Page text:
US4369367 *Jul 11, 1980Jan 18, 1983Fuji Photo Film Co., Ltd.Radiation image information read out device
US4463259 *Mar 12, 1982Jul 31, 1984Webster Peter JohnMethod and apparatus for measuring the displacement of a radiation-restrictive mark, as in a surveying instrument
US4469941 *Mar 15, 1982Sep 4, 1984General Dynamics, Pomona DivisionParallel-in, serial-out fiber optic image scanner
US4485302 *Nov 30, 1981Nov 27, 1984Fuji Photo Film Co., Ltd.Radiation image read out device
US4530565 *Dec 20, 1982Jul 23, 1985The Perkin-Elmer CorporationOptical transformer using curved strip waveguides to achieve a nearly unchanged F/number
US4629903 *Oct 9, 1984Dec 16, 1986Mobil Oil CorporationFor gas-phase linear low density polyethylene process; electro-optical scanning
US4654518 *Jun 25, 1984Mar 31, 1987Barnes Engineering CompanyScanning horizon sensor
US4721851 *Apr 28, 1986Jan 26, 1988Ricoh Company, Ltd.Method of spatial processing of an image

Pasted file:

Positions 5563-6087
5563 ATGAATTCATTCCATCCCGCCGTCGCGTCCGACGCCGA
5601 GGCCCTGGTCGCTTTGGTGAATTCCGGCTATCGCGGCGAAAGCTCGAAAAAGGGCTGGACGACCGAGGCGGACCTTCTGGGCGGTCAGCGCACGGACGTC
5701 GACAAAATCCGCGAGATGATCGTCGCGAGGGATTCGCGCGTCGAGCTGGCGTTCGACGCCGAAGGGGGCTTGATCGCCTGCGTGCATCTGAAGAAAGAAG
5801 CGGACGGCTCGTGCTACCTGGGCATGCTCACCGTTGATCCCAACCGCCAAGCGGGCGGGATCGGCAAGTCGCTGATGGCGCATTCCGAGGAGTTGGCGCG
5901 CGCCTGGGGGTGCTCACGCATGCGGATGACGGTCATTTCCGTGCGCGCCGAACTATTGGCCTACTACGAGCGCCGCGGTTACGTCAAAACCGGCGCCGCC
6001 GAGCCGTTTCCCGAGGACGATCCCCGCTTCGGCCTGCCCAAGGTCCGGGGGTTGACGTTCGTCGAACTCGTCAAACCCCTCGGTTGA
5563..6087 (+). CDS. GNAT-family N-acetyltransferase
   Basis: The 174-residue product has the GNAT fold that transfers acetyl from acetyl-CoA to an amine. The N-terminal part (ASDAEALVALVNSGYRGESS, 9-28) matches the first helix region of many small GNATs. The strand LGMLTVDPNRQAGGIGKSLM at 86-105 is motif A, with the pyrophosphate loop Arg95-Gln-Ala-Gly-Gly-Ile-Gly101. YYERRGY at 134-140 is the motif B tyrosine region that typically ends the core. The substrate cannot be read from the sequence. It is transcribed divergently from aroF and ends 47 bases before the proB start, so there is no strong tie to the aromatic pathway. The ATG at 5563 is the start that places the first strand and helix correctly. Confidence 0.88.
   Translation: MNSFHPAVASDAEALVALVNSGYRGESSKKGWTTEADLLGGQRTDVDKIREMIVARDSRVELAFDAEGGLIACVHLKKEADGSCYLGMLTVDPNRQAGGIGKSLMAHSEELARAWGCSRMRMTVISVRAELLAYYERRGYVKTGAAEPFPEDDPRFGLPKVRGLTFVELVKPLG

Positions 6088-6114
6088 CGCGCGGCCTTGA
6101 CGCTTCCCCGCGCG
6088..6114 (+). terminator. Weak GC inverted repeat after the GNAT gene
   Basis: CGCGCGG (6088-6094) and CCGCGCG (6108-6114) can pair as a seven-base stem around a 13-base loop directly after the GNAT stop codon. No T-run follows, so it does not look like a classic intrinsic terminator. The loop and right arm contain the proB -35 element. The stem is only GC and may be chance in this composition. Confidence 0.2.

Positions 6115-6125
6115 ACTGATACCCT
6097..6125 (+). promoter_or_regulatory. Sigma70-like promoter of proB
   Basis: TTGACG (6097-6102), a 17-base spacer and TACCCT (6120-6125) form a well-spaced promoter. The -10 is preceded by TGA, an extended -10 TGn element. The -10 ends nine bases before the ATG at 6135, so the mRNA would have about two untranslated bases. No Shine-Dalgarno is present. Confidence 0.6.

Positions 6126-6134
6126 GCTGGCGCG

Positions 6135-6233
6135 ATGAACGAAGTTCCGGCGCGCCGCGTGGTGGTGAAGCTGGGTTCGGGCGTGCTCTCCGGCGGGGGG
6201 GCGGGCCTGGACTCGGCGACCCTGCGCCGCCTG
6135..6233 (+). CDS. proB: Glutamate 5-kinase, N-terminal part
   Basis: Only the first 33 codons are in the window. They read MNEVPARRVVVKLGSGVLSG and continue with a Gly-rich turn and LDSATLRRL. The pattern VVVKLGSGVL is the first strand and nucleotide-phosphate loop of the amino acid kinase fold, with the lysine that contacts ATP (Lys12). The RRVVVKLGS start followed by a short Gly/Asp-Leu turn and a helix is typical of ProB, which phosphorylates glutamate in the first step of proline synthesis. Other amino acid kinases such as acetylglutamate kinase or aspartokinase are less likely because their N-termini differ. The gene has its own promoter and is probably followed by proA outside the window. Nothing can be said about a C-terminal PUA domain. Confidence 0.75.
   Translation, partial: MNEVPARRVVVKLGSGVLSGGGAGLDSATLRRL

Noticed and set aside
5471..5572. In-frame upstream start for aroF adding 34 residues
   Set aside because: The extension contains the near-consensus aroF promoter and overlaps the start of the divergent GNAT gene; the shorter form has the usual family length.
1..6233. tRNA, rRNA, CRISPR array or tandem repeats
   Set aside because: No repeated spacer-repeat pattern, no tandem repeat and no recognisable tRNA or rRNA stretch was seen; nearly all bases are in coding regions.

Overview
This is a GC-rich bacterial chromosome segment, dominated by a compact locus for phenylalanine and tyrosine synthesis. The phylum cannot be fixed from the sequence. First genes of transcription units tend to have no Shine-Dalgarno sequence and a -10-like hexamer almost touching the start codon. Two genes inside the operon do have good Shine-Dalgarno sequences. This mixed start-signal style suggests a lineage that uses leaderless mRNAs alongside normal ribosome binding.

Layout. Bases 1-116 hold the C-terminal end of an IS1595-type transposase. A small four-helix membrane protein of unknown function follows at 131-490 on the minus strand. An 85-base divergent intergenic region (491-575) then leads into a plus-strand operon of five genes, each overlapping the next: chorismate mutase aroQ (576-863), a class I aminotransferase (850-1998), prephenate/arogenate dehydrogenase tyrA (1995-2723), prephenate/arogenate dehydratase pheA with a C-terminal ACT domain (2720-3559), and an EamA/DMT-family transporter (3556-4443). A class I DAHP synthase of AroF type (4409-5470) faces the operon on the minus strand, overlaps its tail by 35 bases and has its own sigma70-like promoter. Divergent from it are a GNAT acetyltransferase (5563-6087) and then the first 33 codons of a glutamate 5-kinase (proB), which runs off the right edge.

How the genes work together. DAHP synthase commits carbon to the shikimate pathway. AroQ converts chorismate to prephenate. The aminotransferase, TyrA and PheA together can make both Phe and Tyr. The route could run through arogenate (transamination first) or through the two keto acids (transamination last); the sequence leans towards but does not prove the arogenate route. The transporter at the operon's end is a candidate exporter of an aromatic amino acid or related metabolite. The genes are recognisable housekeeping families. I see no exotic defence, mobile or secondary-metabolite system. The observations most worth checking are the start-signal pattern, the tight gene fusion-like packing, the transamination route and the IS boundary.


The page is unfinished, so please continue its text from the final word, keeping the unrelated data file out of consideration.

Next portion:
US4939379 *Feb 28, 1989Jul 3, 1990Automation Research Technology, Inc.Contour measurement using time-based triangulation methods
US5028769 *Feb 15, 1990Jul 2, 1991Emhart Industries, Inc.Device for reading a mold code on a glass bottle
DE2951501A1 *Dec 20, 1979Jul 17, 1980Fuji Photo Film Co LtdStrahlungsbildlesevorrichtung
DE3634869A1 *Oct 13, 1986Apr 21, 1988Schenk Gmbh IndustriemesstechnDevice for scanning a body by means of at least one luminous beam
Classifications
U.S. Classification250/227.26, 250/556, 348/197, 341/12, 341/137, 346/146
International ClassificationH03M1/00, G02B6/04, G06K11/00
Cooperative ClassificationH03M2201/4135, H03M2201/4279, H03M2201/4233, H03M2201/2111, H03M2201/01, H03M2201/8192, H03M2201/512, H03M2201/4125, H03M2201/4225, H03M1/00, H03M2201/412, H03M2201/2185, H03M2201/93, H03M2201/425, G06K11/00, H03M2201/192
European ClassificationG06K11/00, H03M1/00